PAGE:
Acts 25:12 (NLT), Festus …replied, “Very well! You have appealed to Caesar, and to Caesar you will go!” 13 A few days later King Agrippa arrived with his sister, Bernice, to pay their respects to Festus. 14 During their stay of several days, Festus discussed Paul’s case with the king. “There is a prisoner here,” he told him, “whose case was left for me by Felix… 17 When his accusers came here for the trial, I didn’t delay. I called the case the very next day and ordered Paul brought in. 18 But the accusations made against him weren’t any of the crimes I expected. 19 Instead, it was something about their religion and a dead man named Jesus, who Paul insists is alive. 20 I was at a loss to know how to investigate these things…”

• Governor Festus knows it is unjust to leave a Roman citizen in jail without charges and without opportunity to face their accusers.

• Festus blurred the situation by suggesting Paul be re-tried in Jerusalem. So as a last resort, Paul appealed to Caesar. The trial ended quickly.

• Governor Festus, like Felix, he wanted favor with the Jewish leaders who hated Paul. Justice never happens when it ignores the law and plays favorites.

  1. King Agrippa: Bold Hope

Acts 26:6 (NLT), “I am on trial because of my hope in the fulfillment of God’s promise made to our ancestors. 7 In fact, that is why the twelve tribes of Israel zealously worship God night and day, and they share the same hope I have. Yet, Your Majesty, they accuse me for having this hope! 8 Why does it seem incredible to any of you that God can raise the dead? 22 But God has protected me right up to this present time so I can testify to everyone, from the least to the greatest. I teach nothing except what the prophets and Moses said would happen— 23 that the Messiah would suffer and be the first to rise from the dead, and in this way announce God’s light to Jews and Gentiles alike.”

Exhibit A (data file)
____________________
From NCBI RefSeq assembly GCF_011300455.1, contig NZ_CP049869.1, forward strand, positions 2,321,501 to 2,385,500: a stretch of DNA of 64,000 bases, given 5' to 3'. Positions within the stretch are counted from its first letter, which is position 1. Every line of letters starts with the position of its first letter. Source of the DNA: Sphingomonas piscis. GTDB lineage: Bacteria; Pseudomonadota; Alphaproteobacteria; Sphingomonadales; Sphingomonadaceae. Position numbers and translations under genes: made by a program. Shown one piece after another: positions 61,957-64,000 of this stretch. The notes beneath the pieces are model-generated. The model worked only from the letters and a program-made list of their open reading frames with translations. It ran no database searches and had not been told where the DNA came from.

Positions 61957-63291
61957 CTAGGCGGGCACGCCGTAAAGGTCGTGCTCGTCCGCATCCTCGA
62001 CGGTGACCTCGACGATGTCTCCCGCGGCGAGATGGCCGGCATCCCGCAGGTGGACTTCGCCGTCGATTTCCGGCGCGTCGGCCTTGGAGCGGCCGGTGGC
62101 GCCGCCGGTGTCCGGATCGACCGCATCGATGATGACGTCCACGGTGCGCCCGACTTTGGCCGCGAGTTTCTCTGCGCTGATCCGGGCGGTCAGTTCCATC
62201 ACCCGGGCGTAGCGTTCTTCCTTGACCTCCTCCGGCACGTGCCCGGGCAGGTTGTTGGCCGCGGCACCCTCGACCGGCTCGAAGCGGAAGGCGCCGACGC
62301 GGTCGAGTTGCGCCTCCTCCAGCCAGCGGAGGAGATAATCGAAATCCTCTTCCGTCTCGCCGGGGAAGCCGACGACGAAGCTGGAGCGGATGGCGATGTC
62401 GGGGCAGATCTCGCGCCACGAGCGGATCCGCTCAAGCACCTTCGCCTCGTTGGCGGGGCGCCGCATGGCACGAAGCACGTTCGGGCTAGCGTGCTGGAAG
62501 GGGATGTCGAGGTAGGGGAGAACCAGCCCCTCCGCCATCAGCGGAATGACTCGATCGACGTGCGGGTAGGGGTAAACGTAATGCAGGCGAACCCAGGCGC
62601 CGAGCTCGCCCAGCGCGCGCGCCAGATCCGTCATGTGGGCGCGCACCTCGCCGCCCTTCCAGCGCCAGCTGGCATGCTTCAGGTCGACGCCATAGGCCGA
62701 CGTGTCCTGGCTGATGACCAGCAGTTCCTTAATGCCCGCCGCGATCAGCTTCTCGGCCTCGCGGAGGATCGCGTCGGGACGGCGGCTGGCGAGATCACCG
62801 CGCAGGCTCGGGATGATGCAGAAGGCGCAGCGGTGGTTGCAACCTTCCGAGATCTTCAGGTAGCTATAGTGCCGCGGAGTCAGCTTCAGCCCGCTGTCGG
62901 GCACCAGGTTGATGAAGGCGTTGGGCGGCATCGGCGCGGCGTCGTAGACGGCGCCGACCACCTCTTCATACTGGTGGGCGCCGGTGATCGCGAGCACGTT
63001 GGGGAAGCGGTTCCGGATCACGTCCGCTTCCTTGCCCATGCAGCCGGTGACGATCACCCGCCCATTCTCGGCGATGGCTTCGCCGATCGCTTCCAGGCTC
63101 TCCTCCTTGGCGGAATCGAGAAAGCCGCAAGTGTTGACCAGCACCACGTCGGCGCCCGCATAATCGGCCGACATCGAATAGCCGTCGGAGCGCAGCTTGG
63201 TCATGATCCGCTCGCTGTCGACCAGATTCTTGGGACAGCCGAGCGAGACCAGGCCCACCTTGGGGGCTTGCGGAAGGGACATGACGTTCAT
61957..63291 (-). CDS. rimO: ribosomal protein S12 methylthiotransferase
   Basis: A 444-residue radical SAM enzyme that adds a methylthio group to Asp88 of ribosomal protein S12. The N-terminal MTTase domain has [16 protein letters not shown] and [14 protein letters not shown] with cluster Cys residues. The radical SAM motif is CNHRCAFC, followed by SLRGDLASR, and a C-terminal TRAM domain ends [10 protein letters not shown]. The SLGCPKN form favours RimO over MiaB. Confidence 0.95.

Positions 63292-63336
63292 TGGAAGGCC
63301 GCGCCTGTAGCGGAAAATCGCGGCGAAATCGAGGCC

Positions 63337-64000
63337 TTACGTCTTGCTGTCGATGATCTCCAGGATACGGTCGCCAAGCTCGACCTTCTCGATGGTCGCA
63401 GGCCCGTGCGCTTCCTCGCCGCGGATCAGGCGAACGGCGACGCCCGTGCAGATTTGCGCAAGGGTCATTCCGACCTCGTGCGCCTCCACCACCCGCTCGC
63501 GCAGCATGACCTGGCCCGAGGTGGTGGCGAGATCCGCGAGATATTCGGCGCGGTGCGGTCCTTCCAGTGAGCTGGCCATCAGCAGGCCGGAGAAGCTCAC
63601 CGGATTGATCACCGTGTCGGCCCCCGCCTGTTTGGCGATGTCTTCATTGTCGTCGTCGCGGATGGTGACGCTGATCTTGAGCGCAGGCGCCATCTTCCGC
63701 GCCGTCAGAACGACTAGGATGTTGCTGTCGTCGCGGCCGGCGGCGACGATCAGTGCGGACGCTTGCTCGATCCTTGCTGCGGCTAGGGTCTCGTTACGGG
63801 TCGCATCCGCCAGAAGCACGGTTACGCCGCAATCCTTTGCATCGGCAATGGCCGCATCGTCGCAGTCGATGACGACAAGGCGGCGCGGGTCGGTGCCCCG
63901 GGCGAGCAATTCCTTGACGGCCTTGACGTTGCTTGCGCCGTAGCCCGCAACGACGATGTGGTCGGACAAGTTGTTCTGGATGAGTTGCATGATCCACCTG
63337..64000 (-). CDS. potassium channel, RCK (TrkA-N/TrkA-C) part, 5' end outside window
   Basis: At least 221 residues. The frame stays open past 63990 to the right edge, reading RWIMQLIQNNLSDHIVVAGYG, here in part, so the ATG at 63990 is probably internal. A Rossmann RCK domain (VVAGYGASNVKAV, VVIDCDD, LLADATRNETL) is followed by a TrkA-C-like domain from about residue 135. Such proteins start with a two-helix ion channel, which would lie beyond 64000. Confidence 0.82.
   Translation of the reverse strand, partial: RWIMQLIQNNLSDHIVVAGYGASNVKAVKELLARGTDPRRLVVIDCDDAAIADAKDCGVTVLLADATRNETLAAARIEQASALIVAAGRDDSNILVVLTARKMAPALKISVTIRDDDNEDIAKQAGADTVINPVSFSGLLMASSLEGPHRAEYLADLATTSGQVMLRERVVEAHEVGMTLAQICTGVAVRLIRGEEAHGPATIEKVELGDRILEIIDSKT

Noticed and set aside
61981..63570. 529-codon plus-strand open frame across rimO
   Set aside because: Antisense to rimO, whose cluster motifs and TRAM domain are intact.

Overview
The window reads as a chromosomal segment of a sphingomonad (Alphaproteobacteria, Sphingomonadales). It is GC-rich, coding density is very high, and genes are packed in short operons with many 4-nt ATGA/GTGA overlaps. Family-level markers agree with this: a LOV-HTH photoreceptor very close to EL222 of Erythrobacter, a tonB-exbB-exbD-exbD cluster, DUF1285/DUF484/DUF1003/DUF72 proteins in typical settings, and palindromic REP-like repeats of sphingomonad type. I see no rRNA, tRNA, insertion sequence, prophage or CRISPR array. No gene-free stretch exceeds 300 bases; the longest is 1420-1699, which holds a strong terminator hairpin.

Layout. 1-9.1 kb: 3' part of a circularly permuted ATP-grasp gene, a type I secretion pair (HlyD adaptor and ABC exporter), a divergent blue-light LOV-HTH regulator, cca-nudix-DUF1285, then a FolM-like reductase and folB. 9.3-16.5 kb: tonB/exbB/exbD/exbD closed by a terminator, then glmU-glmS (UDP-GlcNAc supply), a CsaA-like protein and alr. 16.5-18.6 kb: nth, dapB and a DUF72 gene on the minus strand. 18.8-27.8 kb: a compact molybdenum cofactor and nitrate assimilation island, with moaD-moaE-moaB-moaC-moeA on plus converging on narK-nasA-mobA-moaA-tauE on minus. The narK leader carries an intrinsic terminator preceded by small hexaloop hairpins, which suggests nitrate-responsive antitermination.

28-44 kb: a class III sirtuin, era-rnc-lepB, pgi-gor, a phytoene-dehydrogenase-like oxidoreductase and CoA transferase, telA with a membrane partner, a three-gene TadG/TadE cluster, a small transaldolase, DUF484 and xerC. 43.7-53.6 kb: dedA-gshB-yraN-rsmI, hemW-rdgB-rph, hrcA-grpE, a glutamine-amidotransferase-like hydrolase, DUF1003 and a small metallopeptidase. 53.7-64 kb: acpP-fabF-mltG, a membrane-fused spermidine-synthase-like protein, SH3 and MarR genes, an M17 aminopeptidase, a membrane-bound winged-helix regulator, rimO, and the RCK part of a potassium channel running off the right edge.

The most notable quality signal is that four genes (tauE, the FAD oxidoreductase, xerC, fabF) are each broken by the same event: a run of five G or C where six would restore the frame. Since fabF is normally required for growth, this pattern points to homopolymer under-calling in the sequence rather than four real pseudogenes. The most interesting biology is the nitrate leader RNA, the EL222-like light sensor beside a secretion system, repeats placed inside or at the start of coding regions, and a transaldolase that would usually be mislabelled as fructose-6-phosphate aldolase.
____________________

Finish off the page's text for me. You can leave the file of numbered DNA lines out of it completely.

Acts 26:24 (NLT), Suddenly, Festus shouted, “Paul, you are insane. Too much study has made you crazy!” 25 But Paul replied, “I am not insane, Most Excellent Festus. What I am saying is the sober truth. 26 And King Agrippa knows about these things. I speak boldly, for I am sure these events are all familiar to him, for they were not done in a corner! 27 King Agrippa, do you believe the prophets? I know you do—” 28 Agrippa interrupted him. “Do you think you can persuade me to become a Christian so quickly?” 29 Paul replied, “Whether quickly or not, I pray to God that both you and everyone here in this audience might become the same as I am, except for these chains.”

• This is the 3rd time Paul gives his testimony.

• Paul boldly invites everyone in the Palace to become a Christian!

• King Agrippa is Jewish, and perhaps close to becoming a Christian. So Paul gives a Jewish apologetic that the resurrected Christ is the Messiah: the hope of Moses, the hope of the Prophets and the hope of Paul, and maybe the hope of the King!

Conclusion: The more people tried to bury the hope of Christ, and blur the hope of Christ, Paul became bolder in the hope of Christ!

• What is Paul’s hope? The Resurrection! Immortality! Christ! Eternal Life!

C.S.Lewis, “If you read history you will find that the Christians who did most for the present world were precisely those who thought most of the next. It is since Christians have largely ceased to think of the other world that they have become so ineffective in this.”